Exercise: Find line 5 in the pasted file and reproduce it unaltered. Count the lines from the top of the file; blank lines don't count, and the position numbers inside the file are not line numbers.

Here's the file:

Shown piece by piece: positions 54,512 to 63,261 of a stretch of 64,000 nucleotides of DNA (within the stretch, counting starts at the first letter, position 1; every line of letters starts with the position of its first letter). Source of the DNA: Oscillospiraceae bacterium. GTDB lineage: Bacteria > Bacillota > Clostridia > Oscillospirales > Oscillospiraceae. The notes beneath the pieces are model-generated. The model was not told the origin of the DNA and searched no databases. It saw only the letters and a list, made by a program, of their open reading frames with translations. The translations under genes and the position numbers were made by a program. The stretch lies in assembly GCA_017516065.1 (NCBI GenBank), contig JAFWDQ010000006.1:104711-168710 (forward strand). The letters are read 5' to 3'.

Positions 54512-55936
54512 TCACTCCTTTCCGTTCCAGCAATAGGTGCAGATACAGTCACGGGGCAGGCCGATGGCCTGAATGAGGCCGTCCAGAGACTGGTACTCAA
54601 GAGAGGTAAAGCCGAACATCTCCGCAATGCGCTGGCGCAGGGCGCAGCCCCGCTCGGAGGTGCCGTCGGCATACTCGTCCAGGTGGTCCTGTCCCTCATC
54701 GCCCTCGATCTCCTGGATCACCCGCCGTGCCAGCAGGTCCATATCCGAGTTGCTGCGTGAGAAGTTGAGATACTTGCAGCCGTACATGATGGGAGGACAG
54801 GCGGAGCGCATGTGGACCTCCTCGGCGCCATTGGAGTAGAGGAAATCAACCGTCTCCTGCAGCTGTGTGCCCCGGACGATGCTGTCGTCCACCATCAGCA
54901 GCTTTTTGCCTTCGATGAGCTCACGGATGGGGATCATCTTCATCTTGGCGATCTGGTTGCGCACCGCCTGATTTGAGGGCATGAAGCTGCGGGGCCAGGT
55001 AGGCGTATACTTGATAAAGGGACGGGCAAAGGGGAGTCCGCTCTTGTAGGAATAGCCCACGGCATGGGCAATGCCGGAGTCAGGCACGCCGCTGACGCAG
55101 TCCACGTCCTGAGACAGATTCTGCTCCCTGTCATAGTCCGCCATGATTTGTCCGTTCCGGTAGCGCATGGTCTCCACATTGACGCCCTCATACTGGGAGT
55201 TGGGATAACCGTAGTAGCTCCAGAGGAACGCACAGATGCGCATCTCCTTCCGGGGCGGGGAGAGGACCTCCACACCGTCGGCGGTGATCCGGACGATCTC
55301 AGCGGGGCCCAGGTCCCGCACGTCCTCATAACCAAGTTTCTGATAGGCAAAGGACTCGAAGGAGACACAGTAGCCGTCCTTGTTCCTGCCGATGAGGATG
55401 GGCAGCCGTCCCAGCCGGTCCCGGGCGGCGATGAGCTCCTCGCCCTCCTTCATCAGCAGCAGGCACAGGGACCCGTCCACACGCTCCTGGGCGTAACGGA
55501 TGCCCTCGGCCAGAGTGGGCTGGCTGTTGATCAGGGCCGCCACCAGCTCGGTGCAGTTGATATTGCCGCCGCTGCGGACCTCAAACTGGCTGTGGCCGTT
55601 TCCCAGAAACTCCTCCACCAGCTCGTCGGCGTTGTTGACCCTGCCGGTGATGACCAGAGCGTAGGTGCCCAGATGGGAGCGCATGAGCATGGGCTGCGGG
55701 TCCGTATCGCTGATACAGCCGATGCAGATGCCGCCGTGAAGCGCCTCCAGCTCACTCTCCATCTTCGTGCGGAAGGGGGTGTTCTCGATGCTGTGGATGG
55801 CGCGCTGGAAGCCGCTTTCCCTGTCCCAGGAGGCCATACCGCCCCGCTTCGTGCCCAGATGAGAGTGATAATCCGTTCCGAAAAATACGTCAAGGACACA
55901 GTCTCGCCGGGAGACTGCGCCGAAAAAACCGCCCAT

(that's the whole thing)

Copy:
54701 GCCCTCGATCTCCTGGATCACCCGCCGTGCCAGCAGGTCCATATCCGAGTTGCTGCGTGAGAAGTTGAGATACTTGCAGCCGTACATGATGGGAGGACAG